This is the precise point where the distinction between those who believe nuclear weapons reflect IQ, and those that think that they reflect national wealth is sharpest. If one believes what I believe; that nuclear weapons have been demonstrated to be an expensive IQ test, the first rational step is to understand that America will never again have a world where American three year olds are infinitely safe and Chinese three year olds are infinitely vulnerable. The Chinese and the Russians will not accept it. The Chinese discovered something in the second half of the twentieth century: The best Chinese 15 year olds in algebra class will grow up to be 30 year olds who can do a hell of a lot of engineering.
The Cuban Missile Crises changed this country in a more important way than is generally acknowledged. The sheer numbers of ordinary Americans that became not just afraid, but terrified, in October 1962 functions as a pump that continues to cycle unease throughout America today. In an instant an educated citizenry had to look into the bottomless pit: What if the unthinkable becomes reality?
The unease in the educated middle class continues. There have been so many nuclear weapons systems that have been sold to America as the last word, the last word that will forever proclaim America safe, and those others, vulnerable. The Atom Bomb, the Hydrogen Bomb, the ICBM, instrumentation that can start the killing in one block rather than another block from half a world away, nuclear submarines, spy satellites: All began with America enjoying virtually a monopoly, only to be, in one degree or another, matched by first Russia and then China.
There is a wariness about the space based missile defense celebration party. It sounds too much like a whole bunch of other parties over the past half-century. Undoubtedly the whole world, including Kansas is less safe than when the original celebrations were held in 1945.
After 50 years, Americans, like the rest of the world is more vulnerable that it was in 1956. The unease is both understandable and valuable: It helps the argument that weapons systems, whether offensive or defensive, should be kept out of space.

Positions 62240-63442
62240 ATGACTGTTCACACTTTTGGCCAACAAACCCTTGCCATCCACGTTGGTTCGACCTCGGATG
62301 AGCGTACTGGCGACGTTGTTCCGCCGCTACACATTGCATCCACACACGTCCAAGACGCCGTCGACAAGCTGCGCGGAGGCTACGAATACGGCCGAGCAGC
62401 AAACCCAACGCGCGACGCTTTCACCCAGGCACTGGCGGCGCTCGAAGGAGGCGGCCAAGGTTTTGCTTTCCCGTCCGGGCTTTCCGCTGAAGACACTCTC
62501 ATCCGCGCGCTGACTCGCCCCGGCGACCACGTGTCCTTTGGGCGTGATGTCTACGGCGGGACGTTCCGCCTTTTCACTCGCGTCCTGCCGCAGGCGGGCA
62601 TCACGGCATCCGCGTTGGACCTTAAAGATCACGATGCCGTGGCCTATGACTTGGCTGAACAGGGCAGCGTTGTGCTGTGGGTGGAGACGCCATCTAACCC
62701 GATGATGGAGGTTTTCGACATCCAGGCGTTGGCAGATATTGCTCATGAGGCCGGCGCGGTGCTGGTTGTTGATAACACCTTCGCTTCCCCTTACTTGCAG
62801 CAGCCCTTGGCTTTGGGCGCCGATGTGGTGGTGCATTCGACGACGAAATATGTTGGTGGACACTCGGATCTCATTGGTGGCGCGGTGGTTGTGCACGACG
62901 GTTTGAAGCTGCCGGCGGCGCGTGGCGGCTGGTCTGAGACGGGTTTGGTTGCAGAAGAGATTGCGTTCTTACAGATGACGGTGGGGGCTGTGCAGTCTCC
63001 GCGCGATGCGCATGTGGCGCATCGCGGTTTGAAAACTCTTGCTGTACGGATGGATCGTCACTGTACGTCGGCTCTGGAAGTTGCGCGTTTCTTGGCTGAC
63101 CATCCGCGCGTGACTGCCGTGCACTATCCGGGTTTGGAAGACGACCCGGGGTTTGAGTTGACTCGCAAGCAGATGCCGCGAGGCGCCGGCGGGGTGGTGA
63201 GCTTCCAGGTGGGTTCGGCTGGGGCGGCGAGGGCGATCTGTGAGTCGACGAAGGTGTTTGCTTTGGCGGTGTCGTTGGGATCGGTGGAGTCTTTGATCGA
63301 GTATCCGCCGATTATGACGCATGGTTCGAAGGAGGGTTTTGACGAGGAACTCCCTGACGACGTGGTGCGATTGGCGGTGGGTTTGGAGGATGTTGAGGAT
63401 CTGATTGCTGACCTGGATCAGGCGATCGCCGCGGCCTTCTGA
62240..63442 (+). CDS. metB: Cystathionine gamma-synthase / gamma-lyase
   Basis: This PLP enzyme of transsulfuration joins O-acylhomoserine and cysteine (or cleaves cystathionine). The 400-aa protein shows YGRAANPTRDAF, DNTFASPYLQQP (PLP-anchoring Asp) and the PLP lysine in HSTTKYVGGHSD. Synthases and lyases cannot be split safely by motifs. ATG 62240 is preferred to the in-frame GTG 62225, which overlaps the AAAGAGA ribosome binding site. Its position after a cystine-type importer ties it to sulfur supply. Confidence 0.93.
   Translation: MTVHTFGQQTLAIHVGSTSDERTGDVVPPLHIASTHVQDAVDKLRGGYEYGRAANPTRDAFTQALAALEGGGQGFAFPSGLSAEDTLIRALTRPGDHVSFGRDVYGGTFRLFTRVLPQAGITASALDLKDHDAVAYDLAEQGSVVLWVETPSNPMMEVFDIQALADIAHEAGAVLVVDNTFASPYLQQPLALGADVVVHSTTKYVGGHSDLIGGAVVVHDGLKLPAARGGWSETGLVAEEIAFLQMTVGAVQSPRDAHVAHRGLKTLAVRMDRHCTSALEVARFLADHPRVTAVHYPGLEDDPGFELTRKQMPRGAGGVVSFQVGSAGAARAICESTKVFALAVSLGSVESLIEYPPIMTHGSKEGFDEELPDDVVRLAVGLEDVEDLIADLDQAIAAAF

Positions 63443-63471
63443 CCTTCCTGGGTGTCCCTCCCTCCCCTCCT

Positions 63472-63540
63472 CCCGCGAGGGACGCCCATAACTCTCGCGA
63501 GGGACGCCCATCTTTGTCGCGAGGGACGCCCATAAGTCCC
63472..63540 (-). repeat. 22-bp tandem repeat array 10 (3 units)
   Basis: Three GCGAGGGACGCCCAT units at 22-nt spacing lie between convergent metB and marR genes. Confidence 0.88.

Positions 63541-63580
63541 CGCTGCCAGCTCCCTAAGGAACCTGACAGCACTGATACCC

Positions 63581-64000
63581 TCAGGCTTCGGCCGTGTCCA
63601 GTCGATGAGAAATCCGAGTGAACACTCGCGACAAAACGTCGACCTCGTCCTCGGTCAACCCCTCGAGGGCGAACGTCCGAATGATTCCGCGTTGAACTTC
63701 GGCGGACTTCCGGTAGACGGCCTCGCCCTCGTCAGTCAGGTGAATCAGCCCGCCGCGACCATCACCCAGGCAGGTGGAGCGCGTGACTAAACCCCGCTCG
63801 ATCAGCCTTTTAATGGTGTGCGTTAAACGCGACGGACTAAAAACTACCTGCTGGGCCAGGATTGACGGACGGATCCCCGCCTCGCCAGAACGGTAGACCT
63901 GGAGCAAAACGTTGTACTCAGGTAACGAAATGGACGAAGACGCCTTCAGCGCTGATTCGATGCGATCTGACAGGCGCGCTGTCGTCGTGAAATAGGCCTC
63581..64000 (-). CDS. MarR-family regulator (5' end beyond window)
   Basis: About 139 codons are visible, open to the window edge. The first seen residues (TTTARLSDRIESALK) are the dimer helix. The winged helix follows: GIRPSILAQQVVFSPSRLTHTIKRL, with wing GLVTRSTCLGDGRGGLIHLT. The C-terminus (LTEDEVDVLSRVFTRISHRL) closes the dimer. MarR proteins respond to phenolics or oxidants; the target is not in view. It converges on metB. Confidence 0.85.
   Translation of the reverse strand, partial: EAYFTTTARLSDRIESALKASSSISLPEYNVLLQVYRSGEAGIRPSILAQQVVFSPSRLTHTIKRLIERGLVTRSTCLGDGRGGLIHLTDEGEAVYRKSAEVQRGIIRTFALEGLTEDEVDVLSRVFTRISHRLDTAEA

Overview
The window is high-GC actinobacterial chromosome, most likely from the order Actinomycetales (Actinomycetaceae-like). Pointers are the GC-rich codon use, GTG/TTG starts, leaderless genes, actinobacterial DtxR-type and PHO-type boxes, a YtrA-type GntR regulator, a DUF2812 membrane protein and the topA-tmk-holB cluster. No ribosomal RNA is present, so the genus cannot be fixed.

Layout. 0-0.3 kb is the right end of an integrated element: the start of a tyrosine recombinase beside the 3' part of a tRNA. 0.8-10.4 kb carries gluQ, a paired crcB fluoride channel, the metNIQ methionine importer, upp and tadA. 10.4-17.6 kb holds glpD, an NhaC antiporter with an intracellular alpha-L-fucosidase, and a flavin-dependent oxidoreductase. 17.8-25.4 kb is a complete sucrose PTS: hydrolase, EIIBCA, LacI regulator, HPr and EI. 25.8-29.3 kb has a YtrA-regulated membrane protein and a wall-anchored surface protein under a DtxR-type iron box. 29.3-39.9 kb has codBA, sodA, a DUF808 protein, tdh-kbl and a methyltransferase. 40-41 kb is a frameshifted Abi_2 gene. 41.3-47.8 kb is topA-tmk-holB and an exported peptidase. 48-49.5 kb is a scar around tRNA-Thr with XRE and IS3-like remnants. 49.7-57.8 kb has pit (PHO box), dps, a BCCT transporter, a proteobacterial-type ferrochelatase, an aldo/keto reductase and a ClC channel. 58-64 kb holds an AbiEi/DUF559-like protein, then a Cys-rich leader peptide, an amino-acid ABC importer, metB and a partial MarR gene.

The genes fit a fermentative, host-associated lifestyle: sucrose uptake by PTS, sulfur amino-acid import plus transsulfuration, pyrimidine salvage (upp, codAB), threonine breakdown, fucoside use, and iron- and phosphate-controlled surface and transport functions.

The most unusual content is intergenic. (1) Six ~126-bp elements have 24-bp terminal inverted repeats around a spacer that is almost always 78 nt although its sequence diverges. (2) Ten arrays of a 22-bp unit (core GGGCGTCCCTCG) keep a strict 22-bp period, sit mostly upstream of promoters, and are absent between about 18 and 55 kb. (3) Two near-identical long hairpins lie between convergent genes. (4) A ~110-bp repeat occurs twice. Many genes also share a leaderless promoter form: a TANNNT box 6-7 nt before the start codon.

One wonders what Chinese and Russian intellectuals who deal with military matters make of the relationship between the American public and nuclear weapons. I suspect that they place nuclear weapons and America’s nuclear weapons history in the same bin where American intellectuals place them: the bin labeled “economic strength.” Both Russian and Chinese intellectuals are aware of the immense economic disadvantage they bear compared to America. But they are also aware of the incredible balance that has been achieved in the mutual assured destruction game between the U.S., Russia and China in one overwhelming particular: They can each destroy the others.
There is some evidence that the Russians are grateful for that balance and do not intend to relinquish it. (See my post “Arms Control, Obama’s Challenge.”) One must assume the same is true of the Chinese.
The risk of a “defensive system” is that America’s opposition will see it for what it is: an attempt to return to 1956 when America was absolutely safe and Russia and China were absolutely vulnerable. They do not want to turn the clock back and the risk in America’s attempt to recreate 1956 is that Russia and China will both multiply their offensive systems, and will bring them nearer to the American heartland.
The proposed defense umbrella is just another attempt to win an engineering project. The issue is whether the project is more similar to a pre-nuclear age weapons system, or a quantitative IQ test. I think that the project has more similarities with an IQ test than with weapons prior to 1945; accordingly, I think Berman’s and May’s ambition is both impossible and dangerous.